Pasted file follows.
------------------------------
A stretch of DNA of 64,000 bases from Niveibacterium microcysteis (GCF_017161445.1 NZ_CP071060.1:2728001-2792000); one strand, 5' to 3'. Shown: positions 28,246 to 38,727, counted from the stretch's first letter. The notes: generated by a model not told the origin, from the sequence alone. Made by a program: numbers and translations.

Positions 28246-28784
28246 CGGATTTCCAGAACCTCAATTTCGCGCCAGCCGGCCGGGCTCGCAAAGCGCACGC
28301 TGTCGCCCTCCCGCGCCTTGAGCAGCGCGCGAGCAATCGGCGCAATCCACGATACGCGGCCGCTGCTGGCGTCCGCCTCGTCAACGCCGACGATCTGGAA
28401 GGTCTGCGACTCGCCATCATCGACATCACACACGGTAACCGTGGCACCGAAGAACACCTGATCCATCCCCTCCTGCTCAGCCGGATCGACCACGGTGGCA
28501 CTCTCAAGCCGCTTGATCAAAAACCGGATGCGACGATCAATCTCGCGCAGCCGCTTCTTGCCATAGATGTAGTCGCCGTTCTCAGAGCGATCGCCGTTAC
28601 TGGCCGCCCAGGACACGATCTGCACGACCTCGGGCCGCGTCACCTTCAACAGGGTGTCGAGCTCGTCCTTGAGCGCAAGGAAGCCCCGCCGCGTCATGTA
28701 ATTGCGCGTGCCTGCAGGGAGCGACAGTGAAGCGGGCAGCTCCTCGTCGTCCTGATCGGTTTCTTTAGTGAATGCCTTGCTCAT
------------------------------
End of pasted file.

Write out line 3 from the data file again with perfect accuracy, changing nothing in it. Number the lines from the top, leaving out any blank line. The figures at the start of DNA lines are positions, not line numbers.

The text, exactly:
28246 CGGATTTCCAGAACCTCAATTTCGCGCCAGCCGGCCGGGCTCGCAAAGCGCACGC